By Theodore Roosevelt Malloch on 2.11.09 @ 6:07AM
Almost all of the liberal and conservative commentators on the Great Recession and Financial Collapse/Bailout of 2008 have neglected the cultural and moral reasons for this economic mess. Unless those causes are addressed, all the finger pointing and all the proposed "solutions" will be like putting band-aids on a tumor. Let me be as specific and concrete as I can.
In the 1980s, Michael Lewis wrote a comedic book called Liar's Poker that depicted the excesses of Wall Street at my old firm, Salomon Brothers. He recently updated it with an article entitled, "After the Fall, Greed, Stupidity, and Really Bad Luck: How Wall Street Did Itself In." The bottom line is Wall Street learned next to nothing, from the past, the scandals, schemes, downturns and the criminality. The materialism and culture of greed was just too addictive. To quote Lewis' last line, "Something for nothing. It never loses its charm."
Certainly macroeconomic weakness, heightened economic imbalances, over-leverage and extreme credit risks have contributed to the unbelievable levels of market volatility we have witnessed in this downturn, now become a near collapse. Almost all financial experts and many policymakers have started to cry out for financial reforms, greater financial transparency and measures to rebuild confidence. Trust is needed in the financial architecture and institutions, regulatory agencies among them, that underlie our now highly interconnected global economic system. Yet this is why the sage market advisor, David Smick spells out so explicitly in his book, The World Is Curved, "The distasteful reality, is that there are no quick fixes for the global credit system's dilemma, which is why the world has become a dangerous place with so much economic heartache."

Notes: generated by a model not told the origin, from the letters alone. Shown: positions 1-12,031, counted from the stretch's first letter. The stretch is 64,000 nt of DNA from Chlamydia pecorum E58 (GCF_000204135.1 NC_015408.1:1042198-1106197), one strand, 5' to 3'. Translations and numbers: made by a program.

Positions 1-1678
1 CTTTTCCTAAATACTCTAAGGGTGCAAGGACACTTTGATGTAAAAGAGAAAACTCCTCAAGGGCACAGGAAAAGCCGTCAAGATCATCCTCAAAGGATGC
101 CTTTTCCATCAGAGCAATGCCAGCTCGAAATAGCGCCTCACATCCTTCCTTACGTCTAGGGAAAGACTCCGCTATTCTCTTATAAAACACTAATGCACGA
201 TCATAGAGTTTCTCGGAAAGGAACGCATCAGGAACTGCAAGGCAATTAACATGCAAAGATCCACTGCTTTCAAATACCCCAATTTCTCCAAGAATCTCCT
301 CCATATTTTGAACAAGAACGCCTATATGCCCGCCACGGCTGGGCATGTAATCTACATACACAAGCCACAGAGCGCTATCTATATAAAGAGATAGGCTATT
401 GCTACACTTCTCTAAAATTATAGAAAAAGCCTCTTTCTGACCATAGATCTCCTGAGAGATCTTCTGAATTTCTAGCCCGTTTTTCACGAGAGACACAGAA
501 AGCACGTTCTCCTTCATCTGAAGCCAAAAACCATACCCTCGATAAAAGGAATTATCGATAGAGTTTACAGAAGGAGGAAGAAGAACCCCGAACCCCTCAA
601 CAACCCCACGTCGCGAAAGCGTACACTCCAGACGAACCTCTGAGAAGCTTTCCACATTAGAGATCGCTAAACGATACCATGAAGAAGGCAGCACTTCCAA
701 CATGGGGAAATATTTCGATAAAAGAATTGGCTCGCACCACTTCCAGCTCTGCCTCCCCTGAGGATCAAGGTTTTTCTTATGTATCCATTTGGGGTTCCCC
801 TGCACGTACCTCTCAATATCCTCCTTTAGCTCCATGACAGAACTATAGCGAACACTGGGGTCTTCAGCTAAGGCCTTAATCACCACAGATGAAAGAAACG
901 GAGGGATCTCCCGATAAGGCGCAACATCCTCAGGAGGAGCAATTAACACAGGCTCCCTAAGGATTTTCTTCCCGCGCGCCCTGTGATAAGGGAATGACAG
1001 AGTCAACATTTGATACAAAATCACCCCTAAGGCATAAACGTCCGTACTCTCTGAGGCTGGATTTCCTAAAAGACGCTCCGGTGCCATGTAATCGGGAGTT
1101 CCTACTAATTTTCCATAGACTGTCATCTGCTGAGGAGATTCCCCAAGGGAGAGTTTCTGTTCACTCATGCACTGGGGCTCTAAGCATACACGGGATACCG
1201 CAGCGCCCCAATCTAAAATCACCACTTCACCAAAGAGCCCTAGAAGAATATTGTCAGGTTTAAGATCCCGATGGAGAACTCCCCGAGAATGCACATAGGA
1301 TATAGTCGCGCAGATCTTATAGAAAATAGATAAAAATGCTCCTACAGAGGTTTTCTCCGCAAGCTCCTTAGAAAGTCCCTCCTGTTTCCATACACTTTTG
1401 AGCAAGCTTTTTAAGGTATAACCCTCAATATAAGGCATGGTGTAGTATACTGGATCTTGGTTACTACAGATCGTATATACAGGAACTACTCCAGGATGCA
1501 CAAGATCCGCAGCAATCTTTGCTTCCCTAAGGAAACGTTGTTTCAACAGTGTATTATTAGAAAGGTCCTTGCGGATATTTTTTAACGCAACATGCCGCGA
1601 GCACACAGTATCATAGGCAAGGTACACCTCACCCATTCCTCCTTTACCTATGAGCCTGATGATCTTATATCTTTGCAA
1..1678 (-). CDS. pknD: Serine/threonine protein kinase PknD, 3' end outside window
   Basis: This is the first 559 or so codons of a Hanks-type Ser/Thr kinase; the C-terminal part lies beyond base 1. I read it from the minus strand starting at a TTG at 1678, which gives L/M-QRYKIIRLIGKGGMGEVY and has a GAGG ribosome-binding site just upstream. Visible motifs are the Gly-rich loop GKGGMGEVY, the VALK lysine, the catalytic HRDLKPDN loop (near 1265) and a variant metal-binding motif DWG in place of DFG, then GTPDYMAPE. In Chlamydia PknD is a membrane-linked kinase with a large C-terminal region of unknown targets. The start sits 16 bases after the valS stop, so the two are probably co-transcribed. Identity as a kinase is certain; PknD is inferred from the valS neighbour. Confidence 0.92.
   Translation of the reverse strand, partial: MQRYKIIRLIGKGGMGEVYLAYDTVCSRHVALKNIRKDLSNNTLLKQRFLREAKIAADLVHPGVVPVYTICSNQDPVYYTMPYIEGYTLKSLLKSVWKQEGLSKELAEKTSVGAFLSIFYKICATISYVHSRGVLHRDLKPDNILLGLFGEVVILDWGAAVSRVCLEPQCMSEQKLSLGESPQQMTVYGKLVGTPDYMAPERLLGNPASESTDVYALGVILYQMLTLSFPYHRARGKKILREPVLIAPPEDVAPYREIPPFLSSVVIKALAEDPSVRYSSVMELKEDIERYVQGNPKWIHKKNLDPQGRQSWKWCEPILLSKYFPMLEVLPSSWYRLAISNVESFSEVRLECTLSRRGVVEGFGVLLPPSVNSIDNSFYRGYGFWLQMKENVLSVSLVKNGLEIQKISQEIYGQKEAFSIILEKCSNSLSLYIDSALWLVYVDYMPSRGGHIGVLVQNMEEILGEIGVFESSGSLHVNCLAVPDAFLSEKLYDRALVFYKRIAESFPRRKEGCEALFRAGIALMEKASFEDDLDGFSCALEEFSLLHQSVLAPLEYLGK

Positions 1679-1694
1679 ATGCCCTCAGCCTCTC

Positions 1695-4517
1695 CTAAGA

Let's be completely honest since so much is at stake. Why did the financial giants: investment banks, hedge funds, ratings agencies, large investors for that matter, get us into this "risky business" and dangerous situation in the first place? The answer in a word, actually a deep-seated and virulent vice, is greed.
The outcries for punishment, heads rolling, massive government regulations and bureaucratic solutions are only now beginning. There will be dozens of plans and much hand wringing. Congress will over-react and yet more firms and perhaps half of all hedge funds will fail, hurting yet more people and dragging down the economy as a whole. No one can even predict what will happen to the credit default swap market, which totals just shy of a quadzillion dollars (do the math).
It is characteristic of the age in which we live to see the "moral dimension" as a matter of following yet more rules or dictated regulations. The ancients, however, seldom referred to rules or even principles. For them a moral life was not a matter of what you do but of what you are. The fundamental notion was not duty but virtue (Latin virtus, Greek arête) and the task of the moral person was to describe the virtues that we should emulate and teach. This is how Socrates, Plato and preeminently Aristotle conceived of the moral life. St. Thomas Aquinas synthesized it into Christianity. The words of the Roman, Cicero closely correspond, as do those of the great sage Confucius, in China. Like him, the Greeks, Romans and Christians all attempted to find a basis for moral conduct in human nature. They all believed that the core idea is virtue.